Home & Away
For tenants, life after the pandemic will not be a walk in the park.
As a follow up to your response on a query on possible reduction of rents by landlords over the negative economic impacts of the coronavirus pandemic, there are landlords who have already slapped tenants with demand letters threatening eviction should they default by 5th of April. What can tenants who are not able to pay rent do to avoid evictions and what do we foresee after the Covid – 19 pandemic is water under the bridge?
Landlords are also human and what you should do as a tenant is to approach them before your rent is due to explain reasons for your delay in payment. Upon agreement, you may have the same in writing – stating when you would be able to pay up.
For other tenants risking eviction, should an amicable agreement with your landlord hit the wall, the Rent Restriction Tribunal (RRT) of the Business Premises Tribunal (BPRT) are shoulders to lean on. Even though majority of the Judiciary (Judges and Magistrates) are working from home, the Chief Registrar of the Judiciary Anne Amadi – in a fresh statement – directed Tribunals to devise mechanisms to facilitate the hearing of urgent matters filed before them.
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For tenants whose monthly rent is way above the jurisdiction of the Tribunals, it would be advisable to seek audience of the High Court to secure an injunction against a possible eviction in the wake of the Government imposed curfew. It is an open secret that the ripple effect of the current partial lockdown will result to closing of businesses and both tenants and landlords will file a barrage of complaints before the RRT and BPRT.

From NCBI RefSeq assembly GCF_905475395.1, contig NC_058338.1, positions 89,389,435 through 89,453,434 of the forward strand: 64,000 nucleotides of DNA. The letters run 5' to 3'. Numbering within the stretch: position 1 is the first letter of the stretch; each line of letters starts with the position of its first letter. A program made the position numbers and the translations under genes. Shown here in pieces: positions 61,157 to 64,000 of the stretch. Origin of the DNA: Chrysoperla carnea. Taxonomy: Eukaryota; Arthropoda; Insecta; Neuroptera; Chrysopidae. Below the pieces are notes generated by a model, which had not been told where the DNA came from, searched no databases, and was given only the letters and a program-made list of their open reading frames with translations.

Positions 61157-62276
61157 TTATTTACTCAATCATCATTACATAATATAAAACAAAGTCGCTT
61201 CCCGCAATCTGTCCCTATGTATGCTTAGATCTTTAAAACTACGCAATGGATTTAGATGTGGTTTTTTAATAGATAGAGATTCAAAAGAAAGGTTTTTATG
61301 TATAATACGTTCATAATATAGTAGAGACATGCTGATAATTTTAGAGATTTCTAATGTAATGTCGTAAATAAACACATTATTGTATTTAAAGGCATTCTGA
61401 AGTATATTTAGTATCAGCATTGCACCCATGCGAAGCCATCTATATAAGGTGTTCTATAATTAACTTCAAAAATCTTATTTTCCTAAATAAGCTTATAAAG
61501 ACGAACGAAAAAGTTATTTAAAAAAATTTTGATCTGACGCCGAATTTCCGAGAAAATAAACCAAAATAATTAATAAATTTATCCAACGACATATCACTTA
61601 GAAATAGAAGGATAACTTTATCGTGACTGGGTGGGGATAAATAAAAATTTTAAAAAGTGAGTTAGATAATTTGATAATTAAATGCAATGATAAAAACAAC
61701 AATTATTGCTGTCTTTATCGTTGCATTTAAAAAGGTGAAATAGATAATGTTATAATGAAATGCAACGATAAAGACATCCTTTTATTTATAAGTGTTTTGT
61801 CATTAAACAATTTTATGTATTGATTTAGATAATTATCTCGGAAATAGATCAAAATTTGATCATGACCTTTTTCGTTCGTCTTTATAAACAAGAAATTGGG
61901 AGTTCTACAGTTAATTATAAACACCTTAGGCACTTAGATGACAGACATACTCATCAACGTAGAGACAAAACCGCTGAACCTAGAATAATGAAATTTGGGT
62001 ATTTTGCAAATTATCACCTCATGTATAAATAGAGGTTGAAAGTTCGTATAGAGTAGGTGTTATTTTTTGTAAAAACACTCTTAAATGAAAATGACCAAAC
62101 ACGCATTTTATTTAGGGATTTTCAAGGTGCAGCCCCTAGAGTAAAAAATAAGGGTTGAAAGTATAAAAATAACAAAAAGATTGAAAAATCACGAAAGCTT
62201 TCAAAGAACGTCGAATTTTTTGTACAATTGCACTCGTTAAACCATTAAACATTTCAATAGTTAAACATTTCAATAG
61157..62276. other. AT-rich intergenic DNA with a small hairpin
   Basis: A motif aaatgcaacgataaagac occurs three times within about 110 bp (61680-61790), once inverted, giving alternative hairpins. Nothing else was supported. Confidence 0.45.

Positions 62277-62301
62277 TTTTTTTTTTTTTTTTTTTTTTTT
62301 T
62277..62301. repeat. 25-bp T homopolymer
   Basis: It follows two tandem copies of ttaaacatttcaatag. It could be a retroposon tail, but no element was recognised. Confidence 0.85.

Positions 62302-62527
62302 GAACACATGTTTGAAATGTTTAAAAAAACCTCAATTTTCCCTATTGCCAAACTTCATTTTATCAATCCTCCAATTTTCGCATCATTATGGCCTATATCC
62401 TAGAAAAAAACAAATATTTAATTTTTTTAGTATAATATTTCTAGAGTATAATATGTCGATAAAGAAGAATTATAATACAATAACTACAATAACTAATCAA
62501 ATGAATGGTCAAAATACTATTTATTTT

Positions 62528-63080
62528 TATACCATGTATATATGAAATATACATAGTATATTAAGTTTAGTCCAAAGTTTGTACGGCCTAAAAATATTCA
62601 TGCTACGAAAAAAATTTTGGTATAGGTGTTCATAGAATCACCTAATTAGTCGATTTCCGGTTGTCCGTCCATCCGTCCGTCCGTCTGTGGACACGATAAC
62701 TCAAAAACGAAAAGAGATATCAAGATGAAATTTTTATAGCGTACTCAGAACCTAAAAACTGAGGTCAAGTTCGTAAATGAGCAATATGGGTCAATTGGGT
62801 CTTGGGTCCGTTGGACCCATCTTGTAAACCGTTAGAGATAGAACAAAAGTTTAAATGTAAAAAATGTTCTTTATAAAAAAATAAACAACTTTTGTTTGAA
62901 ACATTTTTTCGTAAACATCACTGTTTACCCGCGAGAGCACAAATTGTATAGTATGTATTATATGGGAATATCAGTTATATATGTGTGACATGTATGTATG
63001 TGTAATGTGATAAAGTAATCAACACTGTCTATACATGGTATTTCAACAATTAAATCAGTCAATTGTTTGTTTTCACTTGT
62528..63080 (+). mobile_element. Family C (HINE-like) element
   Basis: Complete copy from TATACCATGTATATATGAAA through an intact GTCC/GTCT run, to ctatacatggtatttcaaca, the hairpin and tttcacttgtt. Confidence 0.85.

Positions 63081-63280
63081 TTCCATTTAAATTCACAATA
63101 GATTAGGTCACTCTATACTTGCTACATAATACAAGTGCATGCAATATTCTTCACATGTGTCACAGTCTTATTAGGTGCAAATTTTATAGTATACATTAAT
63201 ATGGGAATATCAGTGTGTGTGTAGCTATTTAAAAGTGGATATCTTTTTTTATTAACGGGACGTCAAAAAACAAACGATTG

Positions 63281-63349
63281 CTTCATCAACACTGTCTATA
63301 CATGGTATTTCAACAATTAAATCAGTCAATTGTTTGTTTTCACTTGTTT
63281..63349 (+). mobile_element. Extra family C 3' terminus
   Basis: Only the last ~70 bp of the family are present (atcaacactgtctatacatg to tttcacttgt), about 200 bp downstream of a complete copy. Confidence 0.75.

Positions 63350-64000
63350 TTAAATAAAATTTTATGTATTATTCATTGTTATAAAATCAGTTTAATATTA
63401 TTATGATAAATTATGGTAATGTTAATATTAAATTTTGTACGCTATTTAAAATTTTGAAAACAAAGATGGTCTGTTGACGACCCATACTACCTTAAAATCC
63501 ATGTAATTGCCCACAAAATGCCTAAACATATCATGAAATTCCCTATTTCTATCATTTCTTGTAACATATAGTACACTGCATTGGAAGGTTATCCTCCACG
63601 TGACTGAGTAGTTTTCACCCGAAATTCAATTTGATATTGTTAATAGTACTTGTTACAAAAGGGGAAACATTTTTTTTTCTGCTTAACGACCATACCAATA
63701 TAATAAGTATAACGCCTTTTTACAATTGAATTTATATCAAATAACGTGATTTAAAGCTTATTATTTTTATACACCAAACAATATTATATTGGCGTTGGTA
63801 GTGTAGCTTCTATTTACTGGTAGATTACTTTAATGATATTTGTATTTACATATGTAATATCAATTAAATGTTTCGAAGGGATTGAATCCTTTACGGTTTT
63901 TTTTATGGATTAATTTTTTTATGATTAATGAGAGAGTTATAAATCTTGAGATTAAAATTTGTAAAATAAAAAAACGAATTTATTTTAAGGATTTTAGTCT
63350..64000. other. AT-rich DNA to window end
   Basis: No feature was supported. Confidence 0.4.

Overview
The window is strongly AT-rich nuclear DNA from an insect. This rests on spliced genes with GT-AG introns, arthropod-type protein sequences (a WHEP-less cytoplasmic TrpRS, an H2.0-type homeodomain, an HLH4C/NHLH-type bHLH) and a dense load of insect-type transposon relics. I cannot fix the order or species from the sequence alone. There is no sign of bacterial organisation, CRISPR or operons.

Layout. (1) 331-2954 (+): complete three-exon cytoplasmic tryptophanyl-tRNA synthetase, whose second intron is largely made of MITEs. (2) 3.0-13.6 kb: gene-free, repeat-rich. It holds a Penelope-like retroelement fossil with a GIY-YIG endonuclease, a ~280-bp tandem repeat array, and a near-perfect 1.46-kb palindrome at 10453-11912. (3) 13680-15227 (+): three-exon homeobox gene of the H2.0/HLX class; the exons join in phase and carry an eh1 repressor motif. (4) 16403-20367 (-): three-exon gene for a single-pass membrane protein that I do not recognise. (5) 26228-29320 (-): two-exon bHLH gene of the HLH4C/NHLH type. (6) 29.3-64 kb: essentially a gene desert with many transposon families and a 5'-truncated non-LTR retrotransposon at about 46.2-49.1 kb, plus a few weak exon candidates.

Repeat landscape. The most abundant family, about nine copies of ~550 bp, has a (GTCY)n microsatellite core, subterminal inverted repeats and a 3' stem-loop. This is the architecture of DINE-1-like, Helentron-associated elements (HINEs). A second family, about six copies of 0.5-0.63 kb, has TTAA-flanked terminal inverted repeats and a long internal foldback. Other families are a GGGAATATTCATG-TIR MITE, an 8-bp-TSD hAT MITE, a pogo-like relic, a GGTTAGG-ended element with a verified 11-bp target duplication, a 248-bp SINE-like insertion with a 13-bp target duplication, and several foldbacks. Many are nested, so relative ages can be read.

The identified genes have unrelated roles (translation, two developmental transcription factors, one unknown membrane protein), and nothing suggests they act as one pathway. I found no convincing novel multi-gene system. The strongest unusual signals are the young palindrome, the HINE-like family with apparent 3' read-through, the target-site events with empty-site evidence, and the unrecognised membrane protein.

For tenants, life after the pandemic will not be a walk in the park. For instance, if you have an understanding landlord who has allowed you to pay rent when normalcy resumes, the burden of paying three months’ rent at ago may be too much to bear. Moreover, there would still be other bills to pay. Take the case of power bills which may go up as pressure is currently piling on Kenya Power to increase electricity tariffs against the backdrop of concerns that the firm is in Intensive Care Unit (ICU), if its latest financial performance is anything to go by.
For starters, Kenya Power posted a 91.98 percent decline in net profit to Sh262 million from Sh3,2 billion for the financial year ended June 2019. Sadly, the catch-22 of increasing the tariffs flies in the face of a government agenda to cast its net wider to expand power connectivity in line with the universal access agenda – and also make it pocket friendly.
The reality is that life will not be easy – should we all survive the virus that has increasingly seem more Kenyans test positive. It will be harsher for the many who are either in business or victims of massive job losses who are not within the tax reliefs announced by President Uhuru Kenyatta.
-Harold Ayodo is a communication consultant and an advocate of the High Court of Kenya
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